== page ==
No words of wisdom but a huge hug. You amaze me, your kids amaze me, and I wish I could do more to help. Hugs again!

  2. Laurie says:

    As a single mom of 2 adopted from China I am happy to have found your blog. You and your children have been through more than I will ever be in my lifetime. Be proud of who you are and that you valued yourself enough to get a teaching degree. I know how hard it is to start a new job and career. It is rough and really sucks at times. Then the guilt about leaving your kids. But like I say I do what I have to do. Have you looked into subsidized housing? Where I live we have what is called Omaha Housing Authority. The program is for low income people. Just in my neighborhood alone we have many OHA houses. You would pay very little each month. Of course you would have to pay the utilities,but if something breaks it is fixed for you. All of the homes have running water and are in clean condition. Do you qualify for food stamps and Medicaid? I see you have insurance,but your kids would qualify for medicaid and you can stay on the schools insurance. If you qualified your son could get his allergy shots and all of his meds covered and you do not need to pay for the co pays and office visits. Just some thoughts as I have also been through some rough times lately,but do not qualify for anything b/c I make too much. Please take care of yourself. What state are u from?

  3. Marcia says:

    I found your blog via Frugal Trenches. I have to say, you make me tired, and I thought I was tired.

    I agree with the above that your work hours are too long. Simply too long. I think part of that may be being new? (Haven’t gotten too far back in the blog.) I know that in our elementary school, the long-timer teachers tend to spend much less time (leaving at 4 pm) than the newer teachers. Some stay until 5:30 pm. Being a teacher is certainly a lot of work.

    I think that maybe as times goes on, you’ll get into more of a groove. And perhaps your hours will become more reasonable. I cannot imagine doing all that and single parenting – the closest I’ve come to that is when my spouse travels. (And it’s not fun at all!)

  4. I so so understand, it’s exhausting isn’t it? There’s a mental, emotional and physical exhaustion (spiritual too) when you just don’t consistently know you’ll have enough – enough financial resources, but also enough of you left. I often wonder if what isn’t “spent” is used in the right way. I wish there was some sort of clock that said “you have 9% energy left” and then I could decide how best to use it! 😉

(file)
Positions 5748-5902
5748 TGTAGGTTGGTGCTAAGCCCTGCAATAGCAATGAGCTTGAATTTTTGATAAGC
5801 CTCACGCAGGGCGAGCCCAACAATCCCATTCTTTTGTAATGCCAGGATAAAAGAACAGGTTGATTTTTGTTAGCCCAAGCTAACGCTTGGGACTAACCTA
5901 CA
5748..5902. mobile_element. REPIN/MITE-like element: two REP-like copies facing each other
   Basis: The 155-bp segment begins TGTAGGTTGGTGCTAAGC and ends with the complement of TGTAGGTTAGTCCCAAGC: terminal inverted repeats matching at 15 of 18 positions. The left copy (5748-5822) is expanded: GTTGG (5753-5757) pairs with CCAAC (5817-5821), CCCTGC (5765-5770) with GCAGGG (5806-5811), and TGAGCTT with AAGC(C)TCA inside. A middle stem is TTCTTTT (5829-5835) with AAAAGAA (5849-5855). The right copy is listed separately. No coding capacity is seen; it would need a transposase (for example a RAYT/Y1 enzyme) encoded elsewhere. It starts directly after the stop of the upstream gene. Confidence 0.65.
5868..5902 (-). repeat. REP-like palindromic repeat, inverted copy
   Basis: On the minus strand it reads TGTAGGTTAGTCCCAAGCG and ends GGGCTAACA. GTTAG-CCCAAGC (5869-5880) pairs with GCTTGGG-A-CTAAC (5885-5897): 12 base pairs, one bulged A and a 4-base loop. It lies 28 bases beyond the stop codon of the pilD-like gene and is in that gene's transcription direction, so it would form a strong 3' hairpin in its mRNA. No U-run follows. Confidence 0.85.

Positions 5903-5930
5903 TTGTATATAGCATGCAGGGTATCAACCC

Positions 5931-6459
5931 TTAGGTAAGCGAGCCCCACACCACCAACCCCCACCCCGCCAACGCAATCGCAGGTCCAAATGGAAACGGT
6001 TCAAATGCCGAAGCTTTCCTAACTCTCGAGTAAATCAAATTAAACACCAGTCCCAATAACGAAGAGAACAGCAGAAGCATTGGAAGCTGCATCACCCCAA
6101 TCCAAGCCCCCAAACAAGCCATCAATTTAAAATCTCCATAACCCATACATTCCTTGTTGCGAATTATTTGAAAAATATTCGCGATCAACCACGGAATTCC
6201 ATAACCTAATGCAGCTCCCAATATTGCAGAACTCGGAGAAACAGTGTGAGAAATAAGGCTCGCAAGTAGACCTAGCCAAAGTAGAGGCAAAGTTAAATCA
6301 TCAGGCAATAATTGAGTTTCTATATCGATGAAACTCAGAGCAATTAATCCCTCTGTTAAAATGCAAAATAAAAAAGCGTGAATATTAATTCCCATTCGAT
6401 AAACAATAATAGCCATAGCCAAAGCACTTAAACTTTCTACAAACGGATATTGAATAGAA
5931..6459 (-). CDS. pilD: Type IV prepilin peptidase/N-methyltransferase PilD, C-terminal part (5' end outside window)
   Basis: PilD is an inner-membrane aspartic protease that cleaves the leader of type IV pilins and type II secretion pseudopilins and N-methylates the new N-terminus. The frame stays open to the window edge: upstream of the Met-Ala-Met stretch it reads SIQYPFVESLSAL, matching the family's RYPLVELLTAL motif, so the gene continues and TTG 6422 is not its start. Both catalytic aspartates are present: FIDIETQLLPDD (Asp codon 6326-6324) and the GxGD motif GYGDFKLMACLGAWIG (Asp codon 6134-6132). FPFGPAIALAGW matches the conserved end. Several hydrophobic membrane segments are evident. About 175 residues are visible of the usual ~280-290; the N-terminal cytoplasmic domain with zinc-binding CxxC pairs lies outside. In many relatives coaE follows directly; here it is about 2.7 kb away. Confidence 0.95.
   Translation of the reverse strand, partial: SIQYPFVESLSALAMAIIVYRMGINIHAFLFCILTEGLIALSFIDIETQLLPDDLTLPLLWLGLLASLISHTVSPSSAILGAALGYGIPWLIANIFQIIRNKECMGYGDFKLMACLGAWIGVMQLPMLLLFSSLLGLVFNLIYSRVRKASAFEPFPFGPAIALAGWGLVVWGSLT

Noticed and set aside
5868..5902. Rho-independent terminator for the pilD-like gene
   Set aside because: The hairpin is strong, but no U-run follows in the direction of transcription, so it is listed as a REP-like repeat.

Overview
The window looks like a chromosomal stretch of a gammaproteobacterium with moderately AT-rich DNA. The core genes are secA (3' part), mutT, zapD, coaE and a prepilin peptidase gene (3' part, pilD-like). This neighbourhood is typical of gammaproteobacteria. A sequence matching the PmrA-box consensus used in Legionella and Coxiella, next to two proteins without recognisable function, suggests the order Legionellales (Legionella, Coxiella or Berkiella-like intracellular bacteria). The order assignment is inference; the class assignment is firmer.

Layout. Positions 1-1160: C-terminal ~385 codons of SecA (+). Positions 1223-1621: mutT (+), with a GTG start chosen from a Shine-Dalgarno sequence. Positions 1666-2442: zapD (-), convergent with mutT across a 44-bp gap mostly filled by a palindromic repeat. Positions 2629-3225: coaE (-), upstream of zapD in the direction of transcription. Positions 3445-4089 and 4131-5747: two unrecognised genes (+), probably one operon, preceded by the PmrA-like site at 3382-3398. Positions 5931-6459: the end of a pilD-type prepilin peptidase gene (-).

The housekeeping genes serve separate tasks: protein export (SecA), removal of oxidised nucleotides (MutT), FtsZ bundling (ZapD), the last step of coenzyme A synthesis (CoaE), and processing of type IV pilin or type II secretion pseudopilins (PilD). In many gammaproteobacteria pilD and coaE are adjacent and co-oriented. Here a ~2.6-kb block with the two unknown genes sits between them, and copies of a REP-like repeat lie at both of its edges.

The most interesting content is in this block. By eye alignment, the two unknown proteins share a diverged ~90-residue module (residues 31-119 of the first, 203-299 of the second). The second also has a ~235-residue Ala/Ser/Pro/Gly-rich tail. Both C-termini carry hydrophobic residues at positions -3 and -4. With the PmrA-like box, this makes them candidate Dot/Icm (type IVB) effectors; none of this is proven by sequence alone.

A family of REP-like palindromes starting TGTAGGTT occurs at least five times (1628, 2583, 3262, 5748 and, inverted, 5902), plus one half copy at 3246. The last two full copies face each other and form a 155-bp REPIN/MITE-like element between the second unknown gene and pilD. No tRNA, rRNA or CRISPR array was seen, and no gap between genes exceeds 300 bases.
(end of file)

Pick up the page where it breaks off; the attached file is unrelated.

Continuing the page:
And yet, there is also so very much hidden, beautiful joy. Joy I know I wouldn’t have had the skills to tap into had this been easier. It has, beyond anything else, gravitated me like a strong magnetic pull, to know what is kind, lovely, beautiful and joyous. All those now found in little things, little accomplishments, little moments that I know would have whisked by if life were easier. And those smiles our children give, well they keep one going and going and going. The ultimate reusable battery.

    I still think of you often and hope for you an easier time for you all. You should feel proud of becoming a teacher. I have no doubt you are helping more than one. x

  5. Julie says:

    This is beautifully written and so accurately captures the life of a single mom. Nearly every day I find myself stretched to the limits emotionally and financially, thinking “just one more thing and I’m going to break”. And then a child calls from school (an hour away from work) saying they’re sick and need a ride home, or the car breaks down and it’s a 2 hour wait for AAA, or I’m going through the grocery line and realize I don’t have enough money, or an employee calls in sick and I have to cover their shift and miss a school function, and on and on. But you don’t actually break – even when you think you can’t manage one more thing, stuff keeps coming, and somehow you manage to roll with it :). It’s a tough way to live, day after day, and it certainly takes a toll.